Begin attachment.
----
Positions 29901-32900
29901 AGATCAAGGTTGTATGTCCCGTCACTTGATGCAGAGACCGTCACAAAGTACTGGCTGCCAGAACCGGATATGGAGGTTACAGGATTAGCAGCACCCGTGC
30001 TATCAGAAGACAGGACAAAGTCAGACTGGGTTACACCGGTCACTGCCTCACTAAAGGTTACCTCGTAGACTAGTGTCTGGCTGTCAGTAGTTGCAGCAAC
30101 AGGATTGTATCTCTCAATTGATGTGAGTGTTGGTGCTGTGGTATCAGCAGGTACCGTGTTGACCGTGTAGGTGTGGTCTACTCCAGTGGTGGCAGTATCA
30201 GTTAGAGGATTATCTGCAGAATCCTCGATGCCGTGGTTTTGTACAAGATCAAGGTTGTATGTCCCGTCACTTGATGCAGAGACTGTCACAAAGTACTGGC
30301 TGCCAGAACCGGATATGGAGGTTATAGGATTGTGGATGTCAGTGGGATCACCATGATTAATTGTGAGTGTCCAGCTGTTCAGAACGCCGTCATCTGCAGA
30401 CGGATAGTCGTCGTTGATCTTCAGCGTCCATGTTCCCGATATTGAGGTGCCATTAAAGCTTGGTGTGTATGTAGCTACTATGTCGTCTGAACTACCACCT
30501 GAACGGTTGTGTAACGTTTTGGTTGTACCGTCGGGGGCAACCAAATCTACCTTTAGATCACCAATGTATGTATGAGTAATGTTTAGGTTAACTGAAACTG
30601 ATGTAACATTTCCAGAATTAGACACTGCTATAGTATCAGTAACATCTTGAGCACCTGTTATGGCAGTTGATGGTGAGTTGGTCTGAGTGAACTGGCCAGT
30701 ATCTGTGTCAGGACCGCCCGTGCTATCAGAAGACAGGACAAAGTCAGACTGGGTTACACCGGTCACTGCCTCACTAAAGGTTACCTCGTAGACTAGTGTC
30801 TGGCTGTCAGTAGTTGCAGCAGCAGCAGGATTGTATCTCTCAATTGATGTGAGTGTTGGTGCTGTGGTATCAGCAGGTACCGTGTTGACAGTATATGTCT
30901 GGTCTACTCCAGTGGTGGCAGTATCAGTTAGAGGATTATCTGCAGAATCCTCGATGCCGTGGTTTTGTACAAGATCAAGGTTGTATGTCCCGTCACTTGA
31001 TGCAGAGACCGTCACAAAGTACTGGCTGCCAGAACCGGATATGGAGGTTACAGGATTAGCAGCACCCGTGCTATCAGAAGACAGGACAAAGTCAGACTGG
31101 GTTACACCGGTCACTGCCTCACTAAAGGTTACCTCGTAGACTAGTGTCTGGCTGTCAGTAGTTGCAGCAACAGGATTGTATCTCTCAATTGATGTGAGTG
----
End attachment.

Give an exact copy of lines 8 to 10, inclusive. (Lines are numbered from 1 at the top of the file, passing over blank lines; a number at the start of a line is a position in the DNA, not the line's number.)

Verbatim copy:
30501 GAACGGTTGTGTAACGTTTTGGTTGTACCGTCGGGGGCAACCAAATCTACCTTTAGATCACCAATGTATGTATGAGTAATGTTTAGGTTAACTGAAACTG
30601 ATGTAACATTTCCAGAATTAGACACTGCTATAGTATCAGTAACATCTTGAGCACCTGTTATGGCAGTTGATGGTGAGTTGGTCTGAGTGAACTGGCCAGT
30701 ATCTGTGTCAGGACCGCCCGTGCTATCAGAAGACAGGACAAAGTCAGACTGGGTTACACCGGTCACTGCCTCACTAAAGGTTACCTCGTAGACTAGTGTC